8. Melissa Meelers says

    Have you ever received a completely unfair grade that you wanted to appeal? Don’t bother.

    The Korrektiv Academic Senate Committee is supposed to provide students with a process for contesting unjust grades. In actuality, rather than providing a process, this committee seems to be nothing but a defunct mirage of justice.

    Fall quarter I took an online existentialism honors thesis seminar with Professor Henri Young. Young gave me a C- in the course. The other eight students in my class, who had read everything that I had submitted unanimously agreed that a C- was completely undeserved.

    I have never asked for a free handout of a high grade in any class. But, when I have put forth a complete effort and produced quality work, an unjust grade must be redressed.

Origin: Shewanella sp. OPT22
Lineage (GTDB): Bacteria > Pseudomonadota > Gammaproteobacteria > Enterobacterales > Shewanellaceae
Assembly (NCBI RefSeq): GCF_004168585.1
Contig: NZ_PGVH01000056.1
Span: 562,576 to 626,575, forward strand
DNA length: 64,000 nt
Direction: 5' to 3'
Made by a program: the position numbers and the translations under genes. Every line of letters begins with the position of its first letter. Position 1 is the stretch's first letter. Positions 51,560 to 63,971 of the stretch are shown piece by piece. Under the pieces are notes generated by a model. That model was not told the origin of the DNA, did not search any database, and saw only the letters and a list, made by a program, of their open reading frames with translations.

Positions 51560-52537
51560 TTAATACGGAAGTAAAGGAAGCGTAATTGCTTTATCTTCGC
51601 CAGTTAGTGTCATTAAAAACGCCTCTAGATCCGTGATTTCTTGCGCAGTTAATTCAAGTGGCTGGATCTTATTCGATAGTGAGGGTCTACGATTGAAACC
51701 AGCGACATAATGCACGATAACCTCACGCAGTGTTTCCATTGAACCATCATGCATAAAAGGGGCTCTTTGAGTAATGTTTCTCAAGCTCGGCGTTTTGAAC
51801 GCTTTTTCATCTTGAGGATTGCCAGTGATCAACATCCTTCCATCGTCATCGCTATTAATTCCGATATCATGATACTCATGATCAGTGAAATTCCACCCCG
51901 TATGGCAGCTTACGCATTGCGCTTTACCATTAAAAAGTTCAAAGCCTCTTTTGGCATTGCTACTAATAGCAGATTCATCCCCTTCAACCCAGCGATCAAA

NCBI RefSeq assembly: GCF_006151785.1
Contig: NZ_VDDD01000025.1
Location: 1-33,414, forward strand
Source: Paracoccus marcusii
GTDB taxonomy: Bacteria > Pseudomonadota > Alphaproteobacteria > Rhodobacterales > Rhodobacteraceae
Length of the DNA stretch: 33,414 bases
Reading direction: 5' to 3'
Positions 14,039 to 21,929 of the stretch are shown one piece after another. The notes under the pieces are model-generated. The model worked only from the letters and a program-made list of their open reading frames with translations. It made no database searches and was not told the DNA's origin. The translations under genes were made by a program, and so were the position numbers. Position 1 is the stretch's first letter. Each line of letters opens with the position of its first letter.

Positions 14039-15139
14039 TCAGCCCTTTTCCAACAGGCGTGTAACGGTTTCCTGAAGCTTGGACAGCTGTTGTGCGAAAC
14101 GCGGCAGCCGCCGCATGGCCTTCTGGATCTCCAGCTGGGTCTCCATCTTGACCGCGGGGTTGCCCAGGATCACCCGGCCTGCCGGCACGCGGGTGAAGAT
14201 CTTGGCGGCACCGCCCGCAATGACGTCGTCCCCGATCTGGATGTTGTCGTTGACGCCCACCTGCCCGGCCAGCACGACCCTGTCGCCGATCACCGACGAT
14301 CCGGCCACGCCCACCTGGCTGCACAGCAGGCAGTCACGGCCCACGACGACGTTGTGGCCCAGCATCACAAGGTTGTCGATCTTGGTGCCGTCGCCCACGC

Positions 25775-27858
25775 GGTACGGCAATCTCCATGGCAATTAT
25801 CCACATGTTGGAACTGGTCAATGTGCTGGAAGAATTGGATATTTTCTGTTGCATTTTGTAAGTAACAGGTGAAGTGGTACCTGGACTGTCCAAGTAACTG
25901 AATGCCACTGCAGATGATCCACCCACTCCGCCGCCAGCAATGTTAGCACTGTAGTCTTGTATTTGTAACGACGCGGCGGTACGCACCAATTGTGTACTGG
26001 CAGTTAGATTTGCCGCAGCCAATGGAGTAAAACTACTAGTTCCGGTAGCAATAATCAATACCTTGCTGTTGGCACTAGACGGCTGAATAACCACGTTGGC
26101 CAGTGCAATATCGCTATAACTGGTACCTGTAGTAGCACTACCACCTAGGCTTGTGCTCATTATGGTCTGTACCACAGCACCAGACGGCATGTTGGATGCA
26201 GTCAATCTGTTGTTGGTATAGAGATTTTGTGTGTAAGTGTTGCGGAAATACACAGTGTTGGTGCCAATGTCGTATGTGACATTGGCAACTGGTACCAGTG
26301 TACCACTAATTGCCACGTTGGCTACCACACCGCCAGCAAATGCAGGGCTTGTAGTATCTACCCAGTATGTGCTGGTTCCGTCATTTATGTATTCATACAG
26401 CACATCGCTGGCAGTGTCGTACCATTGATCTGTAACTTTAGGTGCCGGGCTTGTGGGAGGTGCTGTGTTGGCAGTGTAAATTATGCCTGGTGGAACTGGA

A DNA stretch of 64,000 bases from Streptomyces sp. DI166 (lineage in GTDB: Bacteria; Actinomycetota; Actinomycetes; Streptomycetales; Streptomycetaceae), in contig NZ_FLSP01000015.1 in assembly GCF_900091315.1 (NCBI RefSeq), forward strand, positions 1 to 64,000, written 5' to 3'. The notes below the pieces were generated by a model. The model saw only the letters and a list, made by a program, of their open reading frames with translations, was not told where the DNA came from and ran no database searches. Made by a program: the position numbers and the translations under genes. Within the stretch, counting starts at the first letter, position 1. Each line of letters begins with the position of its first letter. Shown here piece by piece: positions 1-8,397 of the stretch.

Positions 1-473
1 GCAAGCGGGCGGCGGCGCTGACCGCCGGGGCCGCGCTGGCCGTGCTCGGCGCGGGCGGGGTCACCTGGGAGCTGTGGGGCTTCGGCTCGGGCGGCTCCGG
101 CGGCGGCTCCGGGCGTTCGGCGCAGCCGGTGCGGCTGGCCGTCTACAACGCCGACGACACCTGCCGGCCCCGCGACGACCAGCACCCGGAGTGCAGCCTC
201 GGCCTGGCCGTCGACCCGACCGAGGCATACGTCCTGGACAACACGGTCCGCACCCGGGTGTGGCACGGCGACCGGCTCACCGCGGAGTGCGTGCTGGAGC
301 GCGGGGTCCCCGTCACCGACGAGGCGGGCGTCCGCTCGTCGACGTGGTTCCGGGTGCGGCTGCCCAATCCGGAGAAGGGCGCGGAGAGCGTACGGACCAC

9. Anonymous says

    A student is suing a Massachusetts university over what he says is an unfair grade in a philosophy course, saying it could kill his chances of entering law school.

  10. I finished the book, loved it, and figure I’ll need to read it again, skimming over the Donahue and Sagan references, to fully get it.

  11. Deep Furrows says
  12. Deep Furrows says

    Eek! you already had the Garver link.

    You can give me feedback at Rate your students. com

  13. Rufus McCain says

    I hate to say it, DF, but the Kreeft link, as well, was one of the first things I posted as home work. Not paying attention in class!

  14. Deep Furrows says

    Oh, no. I really suck at this student thing. That is really sad. ~Fred

  15. Rufus McCain says

    Fred and angelmeg: you are co-validictorians (sp?) of the Korrektiv class of ’07. Congradulations.